dryriver writes: Redsharknews.com reports: An outfit named Apertus (www.apertus.org) are working on a 4K raw capable cinema camera called the Axiom that will use open source software at its core — but they are also making the hardware it runs on as open as possible too. To get all this started, and as a kind of "proof of concept", they're building right now a much more limited prototype called the Axiom Alpha. It’s based on the same sensor as the full Axiom (the CMV12000) but it only shoots 1080p (downscaled from 4K) instead of the full 4K that the finished camera will provide. But it’s also based on FGPA technology just like the full 4K Axiom, so the idea is to use the Alpha prototype to get the basic software up and running before moving on to the final release camera. Apertus are not releasing full details of the full 4K Axiom camera yet (The Axiom Omega?) because much of it isn’t set in stone — as you might expect from a fully software updateable camera — but they have stated that it will be 4K, have a Super 35mm Global Shutter, have interchangeable lens mounts, be capable of 150fps at the full 4K resolution, and the biggest thing of all is that it will be fully modular! There will be lots of different modules for doing different things and as it’s open you will even be able to design your own modules! (Subject to time and ability constraints of course) As it is a fully modular system, it means you can strip the camera down to the basic functionality you will need to keep it light and small. For instance if you don’t need sync sound you can just leave the audio module out altogether. On the other hand, if you need the power of the full camera system, it’s just a matter of plugging all the modules together a bit like lego! Of course as new technology comes along, that means you can add new modules as they become available. Perhaps all kinds of metadata will be available from the new MEMS chips and there will be new modules for that...or an anti-grav module! Who knows what the future will bring?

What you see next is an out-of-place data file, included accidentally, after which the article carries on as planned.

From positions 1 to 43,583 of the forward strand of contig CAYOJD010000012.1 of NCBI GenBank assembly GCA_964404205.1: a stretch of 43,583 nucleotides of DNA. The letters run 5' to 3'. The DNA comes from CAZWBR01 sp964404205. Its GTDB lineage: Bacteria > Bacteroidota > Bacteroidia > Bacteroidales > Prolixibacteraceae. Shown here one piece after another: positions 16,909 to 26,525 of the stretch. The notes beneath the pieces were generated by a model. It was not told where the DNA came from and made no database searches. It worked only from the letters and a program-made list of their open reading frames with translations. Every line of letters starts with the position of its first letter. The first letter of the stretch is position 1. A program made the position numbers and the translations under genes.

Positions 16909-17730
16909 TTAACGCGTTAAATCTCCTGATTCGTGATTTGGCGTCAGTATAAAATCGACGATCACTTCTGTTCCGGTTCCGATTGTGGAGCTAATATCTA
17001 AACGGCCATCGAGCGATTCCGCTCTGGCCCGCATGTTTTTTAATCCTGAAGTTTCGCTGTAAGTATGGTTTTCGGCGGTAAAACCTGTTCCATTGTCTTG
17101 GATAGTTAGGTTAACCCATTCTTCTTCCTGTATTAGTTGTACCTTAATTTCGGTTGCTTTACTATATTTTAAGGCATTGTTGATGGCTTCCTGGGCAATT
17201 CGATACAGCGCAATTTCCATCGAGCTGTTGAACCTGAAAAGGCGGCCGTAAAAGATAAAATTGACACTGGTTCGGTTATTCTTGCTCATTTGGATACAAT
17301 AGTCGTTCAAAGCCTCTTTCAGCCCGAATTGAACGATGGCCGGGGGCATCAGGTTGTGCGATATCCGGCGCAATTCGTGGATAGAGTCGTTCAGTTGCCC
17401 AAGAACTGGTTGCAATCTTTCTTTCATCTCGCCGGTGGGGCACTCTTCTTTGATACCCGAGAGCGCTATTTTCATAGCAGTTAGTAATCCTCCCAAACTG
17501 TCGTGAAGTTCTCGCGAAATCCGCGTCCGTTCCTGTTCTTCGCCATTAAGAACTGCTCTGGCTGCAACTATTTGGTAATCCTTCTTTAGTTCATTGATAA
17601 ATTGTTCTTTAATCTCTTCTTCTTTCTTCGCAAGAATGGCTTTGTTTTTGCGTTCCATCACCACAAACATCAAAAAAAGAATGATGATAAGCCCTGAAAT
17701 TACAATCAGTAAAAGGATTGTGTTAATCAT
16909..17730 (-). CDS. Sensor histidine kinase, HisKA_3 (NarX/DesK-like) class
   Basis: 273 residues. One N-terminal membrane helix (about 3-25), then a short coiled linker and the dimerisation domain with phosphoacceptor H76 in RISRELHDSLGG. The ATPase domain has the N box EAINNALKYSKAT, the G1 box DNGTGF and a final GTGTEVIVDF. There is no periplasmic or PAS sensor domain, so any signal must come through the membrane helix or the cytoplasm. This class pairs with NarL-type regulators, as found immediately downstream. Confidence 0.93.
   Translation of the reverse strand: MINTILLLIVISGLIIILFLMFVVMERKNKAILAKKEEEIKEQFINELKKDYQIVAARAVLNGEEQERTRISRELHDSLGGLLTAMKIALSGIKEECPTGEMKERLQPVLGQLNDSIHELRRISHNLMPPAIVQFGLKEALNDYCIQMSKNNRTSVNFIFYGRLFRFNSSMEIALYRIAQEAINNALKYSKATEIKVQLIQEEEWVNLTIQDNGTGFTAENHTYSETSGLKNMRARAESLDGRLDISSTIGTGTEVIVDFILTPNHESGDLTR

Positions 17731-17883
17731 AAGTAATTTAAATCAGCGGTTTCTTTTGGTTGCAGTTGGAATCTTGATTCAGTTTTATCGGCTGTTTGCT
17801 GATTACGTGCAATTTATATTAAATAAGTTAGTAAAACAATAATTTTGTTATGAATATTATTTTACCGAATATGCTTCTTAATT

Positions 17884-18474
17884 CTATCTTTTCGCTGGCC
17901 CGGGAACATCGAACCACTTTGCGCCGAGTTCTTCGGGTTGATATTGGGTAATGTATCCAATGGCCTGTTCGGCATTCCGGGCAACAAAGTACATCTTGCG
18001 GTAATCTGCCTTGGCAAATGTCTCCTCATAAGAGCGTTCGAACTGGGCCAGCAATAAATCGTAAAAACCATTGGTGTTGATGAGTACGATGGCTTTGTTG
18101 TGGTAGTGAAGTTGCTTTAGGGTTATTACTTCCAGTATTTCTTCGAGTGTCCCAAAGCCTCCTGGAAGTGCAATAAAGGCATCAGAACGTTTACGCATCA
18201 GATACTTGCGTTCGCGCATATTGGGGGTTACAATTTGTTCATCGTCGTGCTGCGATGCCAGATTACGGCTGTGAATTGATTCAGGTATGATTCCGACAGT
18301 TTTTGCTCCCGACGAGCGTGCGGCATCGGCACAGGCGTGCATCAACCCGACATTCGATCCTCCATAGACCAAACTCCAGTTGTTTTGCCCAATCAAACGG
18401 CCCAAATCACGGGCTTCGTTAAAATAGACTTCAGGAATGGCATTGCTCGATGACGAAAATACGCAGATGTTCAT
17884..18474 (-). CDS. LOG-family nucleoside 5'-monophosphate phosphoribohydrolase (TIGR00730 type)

Federal grants are offered for... research into the recreation
potential of interplanetary space travel for the culturally disadvantaged.